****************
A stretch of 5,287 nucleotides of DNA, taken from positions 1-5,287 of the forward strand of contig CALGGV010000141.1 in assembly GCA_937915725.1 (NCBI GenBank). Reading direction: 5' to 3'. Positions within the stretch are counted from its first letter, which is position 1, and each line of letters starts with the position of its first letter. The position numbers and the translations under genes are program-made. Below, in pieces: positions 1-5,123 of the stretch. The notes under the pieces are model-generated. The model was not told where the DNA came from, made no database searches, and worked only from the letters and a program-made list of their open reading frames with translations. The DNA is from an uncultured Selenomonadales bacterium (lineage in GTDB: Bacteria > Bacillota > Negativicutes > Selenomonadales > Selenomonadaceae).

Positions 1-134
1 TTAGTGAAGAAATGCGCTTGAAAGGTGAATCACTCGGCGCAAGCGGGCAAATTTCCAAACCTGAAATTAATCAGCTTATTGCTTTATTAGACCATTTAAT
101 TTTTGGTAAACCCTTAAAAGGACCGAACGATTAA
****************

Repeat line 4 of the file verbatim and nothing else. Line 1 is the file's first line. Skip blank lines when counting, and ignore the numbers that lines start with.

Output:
101 TTTTGGTAAACCCTTAAAAGGACCGAACGATTAA